> "Share with everyone, and the user has to take an unknown technical step to
> stop that." That means it's hard (for some value of "hard") for some 14
> year old girl to stop her little brother from reading her diary.
> Fortunately actual e-mails are stored in a directory Thunderbird by default
> forces to 700, although any attachments you save you'll need to purposely
> revoke permission on. Mostly to the point, documents, saved attachments,
> saved files off Web sites, PDF collections of Victorian era pornography
> downloaded from torrents, all by default available without jumping through
> technical hoops.
> Don't know about common tools, backup software. I'm well aware it's not
> straight out-of-box supported by Thunar, Nautilus, and Konqueror--it works,
> but their file properties dialogs don't let you manage those permissions.
> Again, Windows does this right.
> As for filesystems, POSIX ACLs tend to cause issues with read latency for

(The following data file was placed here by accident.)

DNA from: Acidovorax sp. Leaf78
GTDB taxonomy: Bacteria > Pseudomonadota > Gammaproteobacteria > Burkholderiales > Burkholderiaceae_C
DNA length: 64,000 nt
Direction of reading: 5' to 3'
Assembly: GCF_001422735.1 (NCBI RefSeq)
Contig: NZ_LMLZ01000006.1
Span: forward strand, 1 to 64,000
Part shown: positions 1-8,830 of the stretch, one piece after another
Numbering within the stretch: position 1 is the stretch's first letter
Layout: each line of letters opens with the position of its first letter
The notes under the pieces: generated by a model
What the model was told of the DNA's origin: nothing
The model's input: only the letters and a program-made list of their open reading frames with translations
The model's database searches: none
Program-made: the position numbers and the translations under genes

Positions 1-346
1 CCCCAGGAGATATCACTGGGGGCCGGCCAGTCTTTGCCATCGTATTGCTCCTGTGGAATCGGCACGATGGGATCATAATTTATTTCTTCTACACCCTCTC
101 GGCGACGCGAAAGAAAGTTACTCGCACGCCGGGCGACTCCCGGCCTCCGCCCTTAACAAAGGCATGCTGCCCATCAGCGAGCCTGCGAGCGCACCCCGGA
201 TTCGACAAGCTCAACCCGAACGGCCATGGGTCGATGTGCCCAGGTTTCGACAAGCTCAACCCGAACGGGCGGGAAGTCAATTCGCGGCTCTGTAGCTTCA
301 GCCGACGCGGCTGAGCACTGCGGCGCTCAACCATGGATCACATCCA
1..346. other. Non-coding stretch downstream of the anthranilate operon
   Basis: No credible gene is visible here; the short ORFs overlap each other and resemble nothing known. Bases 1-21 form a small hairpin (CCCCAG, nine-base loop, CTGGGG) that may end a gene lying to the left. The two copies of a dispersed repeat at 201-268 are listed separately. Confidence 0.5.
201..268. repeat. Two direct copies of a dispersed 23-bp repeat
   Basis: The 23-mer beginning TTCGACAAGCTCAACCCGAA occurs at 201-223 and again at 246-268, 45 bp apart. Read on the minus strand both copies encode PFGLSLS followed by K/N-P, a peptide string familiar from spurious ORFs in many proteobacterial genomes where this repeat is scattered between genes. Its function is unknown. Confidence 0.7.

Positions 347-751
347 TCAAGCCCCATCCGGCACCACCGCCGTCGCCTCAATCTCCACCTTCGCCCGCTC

> inodes not in disk cache. XFS with 256 byte inodes takes something like
> 9uS to read a non-ACL inode, 7000uS for an ACL inode; XFS with 512 byte
> inodes takes 9us either way; and other file systems tend to behave like XFS
> with 256 byte inodes (9uS-15uS without POSIX ACL, 1000-1500mS with it).
> This is because another seek-and-read must be done. Not a problem on SSD.
> not a problem on a warm system, minor performance issue at first boot.
> This isn't something that's going to slow the system to a crawl: these
> ACLs are only going to be set on user-owned files, and even then the
> proposed semantics favor setting them on a directory here and there and so
> you lose a millisecond or three once in a great while.